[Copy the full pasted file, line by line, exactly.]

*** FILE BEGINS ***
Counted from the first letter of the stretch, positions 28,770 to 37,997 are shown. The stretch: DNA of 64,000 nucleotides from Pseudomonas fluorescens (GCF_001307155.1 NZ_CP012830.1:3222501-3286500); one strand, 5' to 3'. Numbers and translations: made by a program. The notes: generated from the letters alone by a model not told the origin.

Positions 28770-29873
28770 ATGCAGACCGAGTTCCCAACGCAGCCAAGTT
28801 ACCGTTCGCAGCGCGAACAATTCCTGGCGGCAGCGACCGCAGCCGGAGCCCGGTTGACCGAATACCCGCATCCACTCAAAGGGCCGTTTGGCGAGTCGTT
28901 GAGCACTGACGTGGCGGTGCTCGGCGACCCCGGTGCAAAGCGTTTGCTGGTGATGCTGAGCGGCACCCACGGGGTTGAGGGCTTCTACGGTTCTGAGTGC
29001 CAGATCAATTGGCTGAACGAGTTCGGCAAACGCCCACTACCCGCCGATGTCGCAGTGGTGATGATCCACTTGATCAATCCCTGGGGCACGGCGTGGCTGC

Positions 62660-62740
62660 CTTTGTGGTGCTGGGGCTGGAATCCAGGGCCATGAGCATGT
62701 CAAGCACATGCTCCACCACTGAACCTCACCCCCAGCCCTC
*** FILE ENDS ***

Counted from the first letter of the stretch, positions 28,770 to 37,997 are shown. The stretch: DNA of 64,000 nucleotides from Pseudomonas fluorescens (GCF_001307155.1 NZ_CP012830.1:3222501-3286500); one strand, 5' to 3'. Numbers and translations: made by a program. The notes: generated from the letters alone by a model not told the origin.

Positions 28770-29873
28770 ATGCAGACCGAGTTCCCAACGCAGCCAAGTT
28801 ACCGTTCGCAGCGCGAACAATTCCTGGCGGCAGCGACCGCAGCCGGAGCCCGGTTGACCGAATACCCGCATCCACTCAAAGGGCCGTTTGGCGAGTCGTT
28901 GAGCACTGACGTGGCGGTGCTCGGCGACCCCGGTGCAAAGCGTTTGCTGGTGATGCTGAGCGGCACCCACGGGGTTGAGGGCTTCTACGGTTCTGAGTGC
29001 CAGATCAATTGGCTGAACGAGTTCGGCAAACGCCCACTACCCGCCGATGTCGCAGTGGTGATGATCCACTTGATCAATCCCTGGGGCACGGCGTGGCTGC

Positions 62660-62740
62660 CTTTGTGGTGCTGGGGCTGGAATCCAGGGCCATGAGCATGT
62701 CAAGCACATGCTCCACCACTGAACCTCACCCCCAGCCCTC